Friday, June 5, 2015
EU Issues Fourth Money Laundering Directive
The European Parliament has passed the Fourth Money Laundering Directive (“MLD4”) to combat money laundering and terrorist financing in the European Union ("EU"). The new anti-money laundering ("AML") framework will enable the different Member States to work together in identifying and following suspicious transactions as well as to facilitate the exchange of information. Money laundering and terrorist financing are frequently carried out internationally and hence, measures adopted at national or at union level will be insufficient if international coordination and cooperation is not taken into account. The Directive sets out the preventive measures to curb money laundering and terrorist financing.
The Directive will require Member States to set up central registers of the ultimate beneficial owners of corporate and other legal entities such as trusts. Information such as the beneficial owner’s name, date of birth, nationality, country of residence and details of ownership will be included in the central registers. Financial institutions, accountants, tax advisers, lawyers and trust service providers are required to obtain adequate, accurate and up-to-date information on the beneficial ownership of their clients, in addition to basic information such as company name and address as well as proof of incorporation and legal ownership. The central register will be open to authorities as well as banks performing due diligence checks. It will be accessible to persons with legitimate interests, such as non-governmental organisations and investigative journalists. The UK has already put in place similar provisions in which a ‘register of people of significant control’ is established, whereby UK companies are obliged to provide information on beneficial owners.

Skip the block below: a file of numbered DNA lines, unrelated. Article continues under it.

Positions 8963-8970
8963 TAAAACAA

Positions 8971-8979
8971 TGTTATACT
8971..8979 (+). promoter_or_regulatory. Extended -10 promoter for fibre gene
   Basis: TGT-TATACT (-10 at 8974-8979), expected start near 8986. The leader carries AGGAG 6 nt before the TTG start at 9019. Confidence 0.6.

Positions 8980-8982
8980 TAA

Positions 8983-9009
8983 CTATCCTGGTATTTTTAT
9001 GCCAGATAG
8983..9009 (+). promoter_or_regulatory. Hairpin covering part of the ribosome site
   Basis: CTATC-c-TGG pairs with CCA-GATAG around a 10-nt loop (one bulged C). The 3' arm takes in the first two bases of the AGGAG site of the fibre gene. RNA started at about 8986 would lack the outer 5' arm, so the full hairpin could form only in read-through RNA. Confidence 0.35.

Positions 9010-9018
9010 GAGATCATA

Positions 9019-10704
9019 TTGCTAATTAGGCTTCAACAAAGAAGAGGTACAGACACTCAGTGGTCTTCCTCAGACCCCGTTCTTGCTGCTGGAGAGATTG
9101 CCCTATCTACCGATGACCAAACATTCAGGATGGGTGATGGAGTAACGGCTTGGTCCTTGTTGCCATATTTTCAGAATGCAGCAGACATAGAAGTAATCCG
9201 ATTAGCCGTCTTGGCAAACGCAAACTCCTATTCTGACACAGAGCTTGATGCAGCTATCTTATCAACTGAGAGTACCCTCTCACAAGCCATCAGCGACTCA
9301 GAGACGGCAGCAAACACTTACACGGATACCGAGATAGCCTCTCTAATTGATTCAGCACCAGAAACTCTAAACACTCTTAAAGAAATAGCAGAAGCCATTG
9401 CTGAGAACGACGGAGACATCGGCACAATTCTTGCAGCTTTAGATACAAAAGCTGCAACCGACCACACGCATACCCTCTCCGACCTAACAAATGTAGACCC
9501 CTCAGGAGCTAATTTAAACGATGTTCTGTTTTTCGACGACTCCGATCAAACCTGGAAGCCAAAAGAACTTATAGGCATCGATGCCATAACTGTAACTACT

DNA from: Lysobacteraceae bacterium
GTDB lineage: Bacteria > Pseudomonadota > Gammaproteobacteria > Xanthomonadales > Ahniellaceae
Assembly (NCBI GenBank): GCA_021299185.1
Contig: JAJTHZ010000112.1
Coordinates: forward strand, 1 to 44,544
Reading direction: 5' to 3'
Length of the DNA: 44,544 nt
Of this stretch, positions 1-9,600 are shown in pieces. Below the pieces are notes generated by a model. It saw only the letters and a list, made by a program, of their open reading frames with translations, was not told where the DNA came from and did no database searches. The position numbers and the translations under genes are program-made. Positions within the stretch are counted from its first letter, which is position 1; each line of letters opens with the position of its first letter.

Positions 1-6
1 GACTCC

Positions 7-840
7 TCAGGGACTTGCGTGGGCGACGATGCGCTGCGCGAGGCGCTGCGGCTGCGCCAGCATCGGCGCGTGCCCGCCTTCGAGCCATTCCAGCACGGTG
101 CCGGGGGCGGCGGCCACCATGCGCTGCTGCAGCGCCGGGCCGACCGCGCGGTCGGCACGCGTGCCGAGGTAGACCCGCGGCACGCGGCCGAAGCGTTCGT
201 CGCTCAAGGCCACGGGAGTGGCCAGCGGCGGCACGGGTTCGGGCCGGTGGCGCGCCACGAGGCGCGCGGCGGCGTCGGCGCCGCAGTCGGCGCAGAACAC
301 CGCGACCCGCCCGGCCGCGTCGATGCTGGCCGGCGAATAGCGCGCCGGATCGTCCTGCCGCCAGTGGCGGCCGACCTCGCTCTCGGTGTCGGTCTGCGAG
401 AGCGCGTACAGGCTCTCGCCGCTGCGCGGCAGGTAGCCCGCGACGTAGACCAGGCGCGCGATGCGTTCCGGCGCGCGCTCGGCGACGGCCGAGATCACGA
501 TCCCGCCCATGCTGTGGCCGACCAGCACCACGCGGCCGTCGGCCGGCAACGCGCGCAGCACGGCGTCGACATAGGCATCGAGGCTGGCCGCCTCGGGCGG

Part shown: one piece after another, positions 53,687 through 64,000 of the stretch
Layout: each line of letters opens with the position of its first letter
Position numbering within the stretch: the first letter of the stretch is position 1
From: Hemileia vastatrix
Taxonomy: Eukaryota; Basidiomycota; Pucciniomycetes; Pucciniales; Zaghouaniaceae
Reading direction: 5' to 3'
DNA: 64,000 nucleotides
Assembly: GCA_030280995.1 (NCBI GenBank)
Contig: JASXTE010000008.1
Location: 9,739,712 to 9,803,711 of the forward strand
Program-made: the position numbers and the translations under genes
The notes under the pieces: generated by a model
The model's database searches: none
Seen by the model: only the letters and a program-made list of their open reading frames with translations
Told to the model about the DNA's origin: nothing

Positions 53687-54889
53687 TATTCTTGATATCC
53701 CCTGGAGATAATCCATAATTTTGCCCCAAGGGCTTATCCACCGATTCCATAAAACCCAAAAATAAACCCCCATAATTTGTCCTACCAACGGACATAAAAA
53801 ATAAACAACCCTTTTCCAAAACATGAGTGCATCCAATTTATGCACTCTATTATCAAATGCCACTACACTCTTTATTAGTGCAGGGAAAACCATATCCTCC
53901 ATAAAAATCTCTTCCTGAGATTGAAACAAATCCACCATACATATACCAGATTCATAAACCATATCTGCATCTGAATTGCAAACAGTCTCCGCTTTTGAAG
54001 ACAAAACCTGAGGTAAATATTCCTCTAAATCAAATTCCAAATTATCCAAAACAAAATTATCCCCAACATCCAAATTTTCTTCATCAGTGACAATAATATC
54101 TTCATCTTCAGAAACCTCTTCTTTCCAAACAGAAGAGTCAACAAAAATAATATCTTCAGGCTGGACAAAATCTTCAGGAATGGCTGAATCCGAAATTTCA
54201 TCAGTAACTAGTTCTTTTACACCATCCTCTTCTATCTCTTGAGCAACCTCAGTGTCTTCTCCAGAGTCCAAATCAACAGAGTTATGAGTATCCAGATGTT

The definition of politically exposed persons (“PEPs”) has also been extended under the new Directive. The MLD4 extends the PEP definition to domestic PEPs and emphasizes that firms must have in place appropriate risk management systems to determine whether the customer or the beneficial owner of the customer is a PEP. Firms must take adequate measures in cases of business relationships with PEPs. For example, firms must establish the source of wealth and source of funds of such persons.
Alongside the new Directive, a new “Transfer of Funds” Regulation has been approved which sets out provisions to ensure full traceability of funds transfers within, to and from the EU. The “Transfer of Funds” Regulation will be applicable to all member states 20 days after the publication of the EU official journal in June-July 2015. The EU will also put in place a process to guide Member States in implementing the Directive into national law over the coming months. Member states will have two years to implement the directive into national laws.
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